The Zeus Sphinx banking trojan has recently seen a revival in the US. It has been upgraded and one of its new lures includes COVID-19 spam. This financial malware was built upon the codebase of other trojans in the same class: Zeus v188.8.131.52.
What is happening
Zeus Sphinx used to be initially offered as a commodity malware in underground forums. However, it is suspected to be operated by various closed groups. Although the re-emergence was in December last year, the trojan spiked in March via coronavirus themed malspam. Since April, the malware has been attacking US targets.
- Zeus Sphinx establishes persistence by adding a Run key to the Windows Registry. This ensures that the malware survives system reboot.
- The trojan’s core capability is to gain online account credentials for online banking websites, along with some other services.
- After victims land on a targeted bank portal, web injections are fetched from the C2 server to modify the page.
- The information entered by the victim is then harvested by the attackers.
What the experts are saying
- As per researchers, “Once infected by Sphinx, every device sends information home and is defined in the botnet by a bot ID to ensure control and updates through the attacker’s server.”
- It has been explained by experts that while Zeus Sphinx is not as ubiquitous as other trojans such as TrickBot, its codebase has always been a constant enabler of banking frauds.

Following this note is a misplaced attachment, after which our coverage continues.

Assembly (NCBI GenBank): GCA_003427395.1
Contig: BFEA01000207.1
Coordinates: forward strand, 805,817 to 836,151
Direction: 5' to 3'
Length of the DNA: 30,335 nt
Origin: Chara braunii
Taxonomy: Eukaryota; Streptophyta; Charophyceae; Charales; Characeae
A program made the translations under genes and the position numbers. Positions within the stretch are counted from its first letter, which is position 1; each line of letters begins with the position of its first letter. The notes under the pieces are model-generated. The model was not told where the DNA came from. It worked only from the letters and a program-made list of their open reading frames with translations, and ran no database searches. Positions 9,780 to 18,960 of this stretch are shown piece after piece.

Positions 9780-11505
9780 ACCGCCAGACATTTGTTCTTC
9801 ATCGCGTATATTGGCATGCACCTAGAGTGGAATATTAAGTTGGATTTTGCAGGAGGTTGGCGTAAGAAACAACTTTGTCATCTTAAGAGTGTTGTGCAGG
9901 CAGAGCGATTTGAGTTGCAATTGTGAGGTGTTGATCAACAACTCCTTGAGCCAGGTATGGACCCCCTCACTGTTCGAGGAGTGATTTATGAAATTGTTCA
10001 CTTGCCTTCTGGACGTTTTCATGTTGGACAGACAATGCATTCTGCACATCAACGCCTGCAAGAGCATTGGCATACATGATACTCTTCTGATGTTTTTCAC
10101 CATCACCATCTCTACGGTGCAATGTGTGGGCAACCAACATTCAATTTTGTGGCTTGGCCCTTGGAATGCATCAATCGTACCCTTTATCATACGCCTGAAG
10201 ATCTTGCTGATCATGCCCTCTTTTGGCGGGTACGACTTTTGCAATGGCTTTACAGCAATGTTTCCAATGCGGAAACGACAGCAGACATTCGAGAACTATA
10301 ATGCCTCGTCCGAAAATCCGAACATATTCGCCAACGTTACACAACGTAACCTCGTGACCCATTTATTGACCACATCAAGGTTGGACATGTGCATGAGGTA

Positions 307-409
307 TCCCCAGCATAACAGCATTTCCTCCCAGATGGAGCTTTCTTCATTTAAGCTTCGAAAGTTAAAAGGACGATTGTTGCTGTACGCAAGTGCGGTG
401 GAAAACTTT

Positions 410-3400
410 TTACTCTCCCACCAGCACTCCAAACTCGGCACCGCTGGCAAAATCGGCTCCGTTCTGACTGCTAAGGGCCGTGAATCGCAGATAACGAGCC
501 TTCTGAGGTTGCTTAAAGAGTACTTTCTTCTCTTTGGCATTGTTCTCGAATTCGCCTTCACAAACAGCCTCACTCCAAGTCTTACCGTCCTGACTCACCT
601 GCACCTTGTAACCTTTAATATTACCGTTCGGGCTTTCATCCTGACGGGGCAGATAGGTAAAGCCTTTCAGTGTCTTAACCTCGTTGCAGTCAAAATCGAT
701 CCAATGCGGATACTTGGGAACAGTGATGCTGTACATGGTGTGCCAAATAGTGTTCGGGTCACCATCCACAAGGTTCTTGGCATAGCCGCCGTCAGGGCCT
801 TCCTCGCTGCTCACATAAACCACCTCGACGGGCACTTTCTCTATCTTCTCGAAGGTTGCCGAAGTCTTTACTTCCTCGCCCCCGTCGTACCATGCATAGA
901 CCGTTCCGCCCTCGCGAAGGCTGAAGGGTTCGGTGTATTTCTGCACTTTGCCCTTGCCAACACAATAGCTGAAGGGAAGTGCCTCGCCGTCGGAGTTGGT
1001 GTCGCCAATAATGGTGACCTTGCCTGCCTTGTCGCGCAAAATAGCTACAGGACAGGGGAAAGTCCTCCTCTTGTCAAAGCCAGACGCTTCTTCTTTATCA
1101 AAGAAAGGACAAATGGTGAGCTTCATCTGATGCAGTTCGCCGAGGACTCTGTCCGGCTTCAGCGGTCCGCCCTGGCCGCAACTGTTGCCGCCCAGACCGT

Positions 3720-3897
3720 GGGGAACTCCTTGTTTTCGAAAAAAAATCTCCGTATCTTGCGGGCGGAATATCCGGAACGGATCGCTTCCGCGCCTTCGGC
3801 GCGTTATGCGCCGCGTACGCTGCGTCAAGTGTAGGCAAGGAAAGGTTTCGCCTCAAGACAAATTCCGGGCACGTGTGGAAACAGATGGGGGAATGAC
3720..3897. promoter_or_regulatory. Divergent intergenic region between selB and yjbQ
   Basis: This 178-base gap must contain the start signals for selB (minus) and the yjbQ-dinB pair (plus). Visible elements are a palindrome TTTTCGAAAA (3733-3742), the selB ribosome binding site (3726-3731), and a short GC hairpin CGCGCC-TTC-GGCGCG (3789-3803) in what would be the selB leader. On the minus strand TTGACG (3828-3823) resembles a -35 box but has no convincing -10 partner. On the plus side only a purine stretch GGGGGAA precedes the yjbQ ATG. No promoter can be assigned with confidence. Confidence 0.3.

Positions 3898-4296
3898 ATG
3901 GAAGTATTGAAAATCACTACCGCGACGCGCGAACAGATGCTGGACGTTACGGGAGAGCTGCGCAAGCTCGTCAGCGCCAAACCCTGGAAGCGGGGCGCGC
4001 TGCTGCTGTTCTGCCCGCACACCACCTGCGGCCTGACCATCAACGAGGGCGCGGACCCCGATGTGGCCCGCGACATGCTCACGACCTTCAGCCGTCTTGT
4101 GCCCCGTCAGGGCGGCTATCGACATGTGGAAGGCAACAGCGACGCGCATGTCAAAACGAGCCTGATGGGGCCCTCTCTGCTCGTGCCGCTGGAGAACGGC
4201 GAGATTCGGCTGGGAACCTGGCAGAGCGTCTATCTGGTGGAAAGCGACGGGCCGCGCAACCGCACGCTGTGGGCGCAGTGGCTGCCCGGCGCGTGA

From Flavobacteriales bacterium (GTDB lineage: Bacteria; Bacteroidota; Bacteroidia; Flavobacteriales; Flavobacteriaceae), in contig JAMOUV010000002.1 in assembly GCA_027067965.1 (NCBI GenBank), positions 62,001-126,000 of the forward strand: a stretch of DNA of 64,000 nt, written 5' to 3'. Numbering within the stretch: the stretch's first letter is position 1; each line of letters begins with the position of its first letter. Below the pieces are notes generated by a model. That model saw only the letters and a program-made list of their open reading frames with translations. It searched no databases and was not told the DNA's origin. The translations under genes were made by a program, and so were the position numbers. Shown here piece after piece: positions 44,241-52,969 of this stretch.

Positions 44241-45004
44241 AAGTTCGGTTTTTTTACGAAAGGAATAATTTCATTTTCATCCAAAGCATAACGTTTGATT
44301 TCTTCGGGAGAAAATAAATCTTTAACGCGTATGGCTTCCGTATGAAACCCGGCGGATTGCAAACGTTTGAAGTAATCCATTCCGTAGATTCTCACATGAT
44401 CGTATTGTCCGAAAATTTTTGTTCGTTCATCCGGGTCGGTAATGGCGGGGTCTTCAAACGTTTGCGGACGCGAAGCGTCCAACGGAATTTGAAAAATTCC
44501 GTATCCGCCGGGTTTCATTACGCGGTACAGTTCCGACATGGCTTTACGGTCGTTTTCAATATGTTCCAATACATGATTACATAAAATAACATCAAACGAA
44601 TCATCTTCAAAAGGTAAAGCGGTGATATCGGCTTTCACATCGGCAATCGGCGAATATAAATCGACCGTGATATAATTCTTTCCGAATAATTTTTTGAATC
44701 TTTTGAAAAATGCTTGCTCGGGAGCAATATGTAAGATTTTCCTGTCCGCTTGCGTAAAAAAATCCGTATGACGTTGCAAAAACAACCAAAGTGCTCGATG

What you can do
- Use caution while clicking on links to unknown websites.
- Use comprehensive security to safeguard your credentials.
- Update your systems and software.
- Deploy a vulnerability scan to detect existing security gaps.
- Use traffic filters.
- The trojan has been designed to hook into browser functions.
- Zeus Sphinx signs the malicious code using a digital certificate that validates it.
- The attackers have taken advantage of the current pandemic and set their sights on government relief payments.
Although Zeus Sphinx started out by attacking North American targets, it has spread to other parts of the world, including the UK, Brazil, and Australia. The most recent attacks were conducted on users in Japan. However, the operators have refocused on the US to target government relief payments.